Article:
How should Canadian executives respond to the #MeToo movement?

We pay our leaders handsomely to make those tough business decisions
By Hilton Barbour
|Canadian HR Reporter|Last Updated: 07/12/2018

From freewheeling and free-tweeting presidents to the instantaneous amplification of any topic on social media, organizational leaders are now caught in an almost daily cycle of having to analyze, review and decide on a thousand new opinions and perspectives — often with a loud clock ticking in the background.

When those topics and opinions have a potentially significant impact on the mental and physical well-being of the employees under their care, then the need to be judicious increases ten-fold.

Questions bubble up: “If I act quickly, but make the wrong decision, is that better or worse than seeing how this plays out?”

“Do I move first and take a position or wait to see how my peers, my competitors, my shareholders, my employees or even my government are responding?”

“What is the cost of inaction on my people and my business?”

We pay our executives handsomely to make tough business decisions like this. And we also pay them handsomely to make business decisions that are fair, equitable, ethically right and morally just.

No one can deny the moral and ethical imperative of the #MeToo movement.

What began as a tweet related to the allegations of sexual abuse and harassment by producer Harvey Weinstein is about raising awareness of the scale of sexual harassment that occurs in our society — and bringing an end to it.

Is this a very real problem affecting millions of people? Yes.

Do we need to eradicate this problem wherever it occurs? Absolutely.

The struggle though, when dealing with issues related to human beings is that absolutes are great in theory, but remarkably hard in practice.

In theory, discrimination and abuse of any fellow human being is abhorrent and should be eradicated.

Sadly, in practice, discrimination still exists in shades from the overt to the subtle, from the explicit to the implicit.

Bluntly, we still wouldn’t have diversity and inclusion initiatives if those issues had been addressed.

We wouldn’t talk about ageism, sexism, racism, hiring inequality, glass ceilings and leadership composition if we had eradicated these problems too.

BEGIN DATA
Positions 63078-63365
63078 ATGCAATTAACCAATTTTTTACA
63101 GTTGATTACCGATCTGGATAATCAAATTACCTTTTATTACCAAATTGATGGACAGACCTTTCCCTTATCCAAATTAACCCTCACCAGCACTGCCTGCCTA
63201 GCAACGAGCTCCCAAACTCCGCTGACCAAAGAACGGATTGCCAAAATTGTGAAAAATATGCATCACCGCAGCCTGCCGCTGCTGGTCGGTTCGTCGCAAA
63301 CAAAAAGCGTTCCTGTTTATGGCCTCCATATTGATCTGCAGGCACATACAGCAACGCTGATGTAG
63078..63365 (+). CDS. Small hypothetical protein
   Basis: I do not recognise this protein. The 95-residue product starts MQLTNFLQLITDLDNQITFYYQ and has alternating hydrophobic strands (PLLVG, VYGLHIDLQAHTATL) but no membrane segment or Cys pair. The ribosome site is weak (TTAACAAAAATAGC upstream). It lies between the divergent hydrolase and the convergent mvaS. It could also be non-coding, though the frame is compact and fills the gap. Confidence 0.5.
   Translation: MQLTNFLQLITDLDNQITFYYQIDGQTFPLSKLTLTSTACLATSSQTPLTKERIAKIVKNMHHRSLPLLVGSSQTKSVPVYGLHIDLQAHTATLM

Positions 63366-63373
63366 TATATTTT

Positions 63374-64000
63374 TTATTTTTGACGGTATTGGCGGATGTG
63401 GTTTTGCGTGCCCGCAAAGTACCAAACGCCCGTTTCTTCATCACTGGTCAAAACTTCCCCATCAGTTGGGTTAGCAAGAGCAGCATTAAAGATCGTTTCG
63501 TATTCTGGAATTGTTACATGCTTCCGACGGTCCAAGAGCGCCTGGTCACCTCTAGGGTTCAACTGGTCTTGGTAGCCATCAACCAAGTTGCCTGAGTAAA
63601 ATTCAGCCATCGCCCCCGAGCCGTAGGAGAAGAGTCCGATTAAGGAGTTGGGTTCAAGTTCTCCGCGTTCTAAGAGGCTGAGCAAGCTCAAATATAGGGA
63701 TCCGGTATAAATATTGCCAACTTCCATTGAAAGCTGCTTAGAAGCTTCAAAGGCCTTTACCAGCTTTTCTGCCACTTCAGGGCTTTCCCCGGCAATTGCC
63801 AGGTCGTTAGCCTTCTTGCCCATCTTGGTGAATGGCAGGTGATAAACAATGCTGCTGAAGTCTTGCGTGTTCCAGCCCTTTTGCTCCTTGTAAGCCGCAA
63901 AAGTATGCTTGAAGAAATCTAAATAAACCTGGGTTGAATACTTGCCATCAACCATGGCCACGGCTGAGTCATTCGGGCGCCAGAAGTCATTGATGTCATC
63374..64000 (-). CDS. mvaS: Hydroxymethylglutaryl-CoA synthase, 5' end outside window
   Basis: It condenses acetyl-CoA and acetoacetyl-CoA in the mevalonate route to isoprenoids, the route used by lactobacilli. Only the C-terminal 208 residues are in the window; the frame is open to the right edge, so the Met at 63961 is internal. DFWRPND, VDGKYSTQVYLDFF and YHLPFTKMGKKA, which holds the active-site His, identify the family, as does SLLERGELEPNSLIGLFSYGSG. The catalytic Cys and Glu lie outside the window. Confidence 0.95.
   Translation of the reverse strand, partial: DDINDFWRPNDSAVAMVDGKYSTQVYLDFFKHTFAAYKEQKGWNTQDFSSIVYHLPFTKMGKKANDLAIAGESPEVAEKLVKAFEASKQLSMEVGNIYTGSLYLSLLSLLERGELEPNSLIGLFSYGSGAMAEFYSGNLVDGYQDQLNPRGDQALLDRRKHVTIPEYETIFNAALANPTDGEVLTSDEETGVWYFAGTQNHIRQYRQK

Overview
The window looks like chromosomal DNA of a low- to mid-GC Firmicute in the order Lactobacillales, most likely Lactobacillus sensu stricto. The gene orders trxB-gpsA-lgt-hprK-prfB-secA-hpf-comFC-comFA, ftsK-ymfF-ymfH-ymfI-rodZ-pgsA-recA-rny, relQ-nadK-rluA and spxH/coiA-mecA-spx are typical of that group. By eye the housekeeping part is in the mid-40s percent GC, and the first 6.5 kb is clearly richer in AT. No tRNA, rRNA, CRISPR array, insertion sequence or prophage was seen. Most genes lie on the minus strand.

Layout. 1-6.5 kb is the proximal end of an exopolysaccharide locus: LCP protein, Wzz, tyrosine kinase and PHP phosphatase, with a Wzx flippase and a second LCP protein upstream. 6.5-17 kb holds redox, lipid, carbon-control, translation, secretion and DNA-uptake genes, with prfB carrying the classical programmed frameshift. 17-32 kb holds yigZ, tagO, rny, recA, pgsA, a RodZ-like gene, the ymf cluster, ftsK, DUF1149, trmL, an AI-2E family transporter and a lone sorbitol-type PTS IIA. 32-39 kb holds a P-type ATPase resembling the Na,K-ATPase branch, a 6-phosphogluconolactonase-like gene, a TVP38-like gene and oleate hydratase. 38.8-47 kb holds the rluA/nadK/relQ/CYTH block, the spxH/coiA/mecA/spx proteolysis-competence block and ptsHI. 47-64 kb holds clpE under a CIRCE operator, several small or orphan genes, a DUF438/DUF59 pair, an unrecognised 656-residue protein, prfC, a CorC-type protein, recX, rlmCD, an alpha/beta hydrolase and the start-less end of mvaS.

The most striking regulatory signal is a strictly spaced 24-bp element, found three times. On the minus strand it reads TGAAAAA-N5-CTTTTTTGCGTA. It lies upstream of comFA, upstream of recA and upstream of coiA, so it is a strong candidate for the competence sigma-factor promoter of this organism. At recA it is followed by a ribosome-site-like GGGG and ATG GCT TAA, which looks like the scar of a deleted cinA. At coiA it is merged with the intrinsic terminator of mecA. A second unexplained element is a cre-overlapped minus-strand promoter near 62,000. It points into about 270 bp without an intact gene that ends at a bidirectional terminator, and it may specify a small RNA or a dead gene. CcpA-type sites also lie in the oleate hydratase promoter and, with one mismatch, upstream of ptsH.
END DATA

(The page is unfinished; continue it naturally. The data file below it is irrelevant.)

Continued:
So, the question facing every single Canadian executive is “How critical is the #MeToo movement to our business and what action does it merit?”

That starts with your culture. Why culture? Well, on a granular level, culture is fuelled by the way your organization behaves and makes decisions, the way your organization creates or dilutes the energy and capacity of its people, and the tone and tenor of its leadership.

Importantly, a strong culture is a source of sustainable competitive advantage.

Get it right and your organization is more adaptive to change, more attractive to world-class talent, more creative in its problem-solving and more sought after by customers and clients.

Get it wrong and the inverse occurs.

Therefore you can’t evaluate #MeToo in any meaningful way unless you’re prepared to evaluate its impact on your culture, your capacity and your leadership. And then determine what you are prepared to do to address it.

Merely surveying employees for a perspective will inevitably arrive at a theoretical answer — they’ll rightly tell you it must be eradicated.

If you rely on subjective opinions, your well-intentioned efforts will be hobbled from the start.

It’s about knowing versus assuming. Diagnosing whether it actually exists within your organization, where it exists, and to what magnitude is more practical and infinitely more actionable.

Equally important is how your organization defines very loaded words such as “abuse” and “harassment.”

Organizations regularly fail to be explicit about how they define critical terms — like collaboration, trust or respect — leaving employees to arrive at their own (often incongruent) definitions, which lead to inconsistent behaviours. 

In this case, that’s unacceptable because the stakes are so high — explicit and unambiguous definitions are critical.

But diagnoses and definitions are merely ground zero.

How you choose to tackle what you find is where it gets interesting because — you guessed it — each organizational culture will have a different view on this.

Is coaching and training your response?

To address unconscious bias, Microsoft launched an enterprise-wide series of videos. Starbucks closed stores for an afternoon.

What constitutes an official complaint and a fireable offence? Organizations have a spotty track record of creating environments where whistleblowers feel safe to raise sensitive issues.

Without feeling safe, how many will come forward and what’s the likelihood this issue will linger within your company?

Will you take a leadership position on this or wait for revisions to the law? 

Ultimately, only you and your executives can determine the repercussions of action — or even inaction — on this topic. That rests solely with you.

What you cannot do — particularly for a topic as incendiary as this — is fail to determine your organization’s definitions, and genuinely diagnose how much of an issue this really is, within your company.

Ultimately, all organizations and all cultures are defined by what they reward — and what they tolerate.

What is your organization’s tolerance for this particular topic?

Hilton Barbour is a Toronto-based consultant with a love for marketing and a passion for culture. He can be reached at (647) 922-9300 or hilton@hiltonbarbour.com.

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